Open surgery can also be challenging for obese patients with coexisting medical conditions such as hernias. Nonetheless, performing hernia repair simultaneously with KT can be advantageous, as both procedures can be done under a single administration of general anesthesia. Obese patients who have lost significant amounts of weight before KT may have excess skin, known as a panniculus, which should be removed to improve the cosmetic appearance and reduce complications such as panniculitis or other skin infections. This case report presents a successful combination of RAKT, incisional hernia reconstruction, and abdominoplasty in a morbidly obese patient with multiple comorbidities.
This study was approved by the Institutional Review Board of Asan Medical Center (IRB No. 2022-0909), which waived the requirement for informed consent due to the retrospective nature of the study.
A 56-year-old morbidly obese woman with a body mass index (BMI) of 33.2 kg/m2 presented with ESRD due to diabetic nephropathy. The patient had a history of obesity for over 20 years, with a peak BMI of 46.9 kg/m2. Prior to surgery, the patient was advised to follow a strict diet and participate in regular physical activity to achieve weight loss. As a result, she managed to lower her BMI to 28.9 kg/m2; however, she was left with surplus skin folds and loose skin that caused physical discomfort and affected her external appearance. In addition, she had visible bulging and a 4.3-cm herniation of abdominal contents through the surgical incision from an earlier hysterectomy (Fig. 1). She had multiple comorbidities, including hypertension, dyslipidemia, diabetes mellitus, and hypothyroidism; she also had a history of transient ischemic attack, for which she was receiving aspirin. The patient was evaluated for KT and was deemed a suitable candidate for RAKT.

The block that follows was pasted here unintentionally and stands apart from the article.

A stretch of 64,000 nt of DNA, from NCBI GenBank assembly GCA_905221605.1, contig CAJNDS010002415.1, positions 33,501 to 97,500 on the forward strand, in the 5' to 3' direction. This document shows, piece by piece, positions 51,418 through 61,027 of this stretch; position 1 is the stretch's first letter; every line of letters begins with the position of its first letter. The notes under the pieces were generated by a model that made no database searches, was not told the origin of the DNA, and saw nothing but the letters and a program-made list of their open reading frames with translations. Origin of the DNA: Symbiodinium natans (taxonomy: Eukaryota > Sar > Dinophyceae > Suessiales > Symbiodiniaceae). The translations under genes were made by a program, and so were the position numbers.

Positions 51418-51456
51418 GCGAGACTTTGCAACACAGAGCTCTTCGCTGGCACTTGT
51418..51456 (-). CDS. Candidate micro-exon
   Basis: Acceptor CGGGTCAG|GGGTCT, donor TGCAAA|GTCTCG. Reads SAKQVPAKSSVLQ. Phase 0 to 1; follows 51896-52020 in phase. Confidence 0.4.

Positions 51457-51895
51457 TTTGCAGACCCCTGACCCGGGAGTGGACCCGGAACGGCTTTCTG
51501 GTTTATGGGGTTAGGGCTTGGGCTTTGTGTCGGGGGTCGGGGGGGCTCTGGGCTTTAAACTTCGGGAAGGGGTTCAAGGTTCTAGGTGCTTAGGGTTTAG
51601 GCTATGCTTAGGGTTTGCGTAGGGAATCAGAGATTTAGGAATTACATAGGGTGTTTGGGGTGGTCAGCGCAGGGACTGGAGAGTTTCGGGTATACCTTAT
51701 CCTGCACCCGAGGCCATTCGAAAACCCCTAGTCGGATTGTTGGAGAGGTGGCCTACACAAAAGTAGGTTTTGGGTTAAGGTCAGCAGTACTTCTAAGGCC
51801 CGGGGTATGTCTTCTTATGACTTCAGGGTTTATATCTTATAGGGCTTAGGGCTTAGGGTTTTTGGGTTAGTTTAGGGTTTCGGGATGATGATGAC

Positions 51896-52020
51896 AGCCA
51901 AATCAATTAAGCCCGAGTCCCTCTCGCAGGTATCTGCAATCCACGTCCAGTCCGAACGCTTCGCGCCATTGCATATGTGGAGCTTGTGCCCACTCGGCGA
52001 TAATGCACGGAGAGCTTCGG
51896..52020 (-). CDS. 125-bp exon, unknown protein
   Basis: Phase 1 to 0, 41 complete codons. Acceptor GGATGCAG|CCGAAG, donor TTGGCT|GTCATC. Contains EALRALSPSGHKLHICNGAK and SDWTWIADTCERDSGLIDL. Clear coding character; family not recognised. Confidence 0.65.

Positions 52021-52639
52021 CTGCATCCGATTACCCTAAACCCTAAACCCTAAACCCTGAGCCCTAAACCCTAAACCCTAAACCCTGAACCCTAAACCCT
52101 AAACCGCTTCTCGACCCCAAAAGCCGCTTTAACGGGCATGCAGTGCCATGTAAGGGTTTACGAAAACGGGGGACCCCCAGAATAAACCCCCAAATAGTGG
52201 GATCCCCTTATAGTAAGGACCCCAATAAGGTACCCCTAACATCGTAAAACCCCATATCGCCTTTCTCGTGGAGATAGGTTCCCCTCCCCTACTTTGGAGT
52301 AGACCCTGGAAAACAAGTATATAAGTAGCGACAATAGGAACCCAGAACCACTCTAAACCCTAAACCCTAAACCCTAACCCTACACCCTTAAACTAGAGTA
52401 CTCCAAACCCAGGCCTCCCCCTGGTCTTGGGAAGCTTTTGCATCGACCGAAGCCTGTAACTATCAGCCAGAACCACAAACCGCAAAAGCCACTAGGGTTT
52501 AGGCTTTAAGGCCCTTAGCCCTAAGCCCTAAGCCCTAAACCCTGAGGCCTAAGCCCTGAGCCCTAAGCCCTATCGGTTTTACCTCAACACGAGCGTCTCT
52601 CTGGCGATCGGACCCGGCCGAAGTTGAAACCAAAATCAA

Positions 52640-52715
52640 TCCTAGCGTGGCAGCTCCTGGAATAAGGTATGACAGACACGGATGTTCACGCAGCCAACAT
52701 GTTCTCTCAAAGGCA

Robot-assisted kidney transplant
During the surgical operation for RAKT, the patient was placed at a 45° angle in the Trendelenburg position and secured to the operating table using straps. Her arms were kept close to her body, and gelfoam pads were utilized to prevent pressure points and excessive compression. The anesthetic team ensured that the patient’s breathing was not obstructed. The positioning of the ports during surgery is shown in Fig. 2. Instead of the standard large right lower quadrant incision commonly utilized for the entry port for kidney graft introduction and a GelPOINT port (Applied Medical), our team made a horizontal incision over the incisional hernia. Once the sac was visible, the hernia was reduced, and the hernia sac was dissected from the surrounding tissues. This incision was then utilized as the insertion point for the GelPOINT port.
The RAKT procedure was conducted with the aid of the da Vinci Xi Robot (Intuitive Surgical). The robot had four arms and a 0° lens. Once the iliac vessels were exposed and an extraperitoneal pouch was created, the bladder was separated to prepare for the ureteroneocystostomy procedure. The graft, which was enclosed in a gauze jacket, was introduced into the abdominal cavity through the GelPOINT device. To induce regional hypothermia, 200 to 250 mL of ice slush was used to cool the graft via the GelPOINT.
After a venotomy was made with curved cold scissors, the renal vein of the graft was joined to the external iliac vein in a continuous end-to-side manner (Fig. 3A). Additional ice slush was added after the venous anastomosis to keep the graft cool. Next, the external iliac artery was clamped, and robotic curved cold scissors were used to create a linear arteriotomy, which was later transformed into a circular shape with an aortic punch device and washed with heparinized saline. The renal artery was then connected to the external iliac artery in a continuous end-to-side manner (Fig. 3B). After the anastomosis was confirmed as secure, blood supply to the kidney was re-established and examined for color and turgor. During the entire anastomosis procedure, the air pressure was lowered to 8 mmHg to detect bleeding.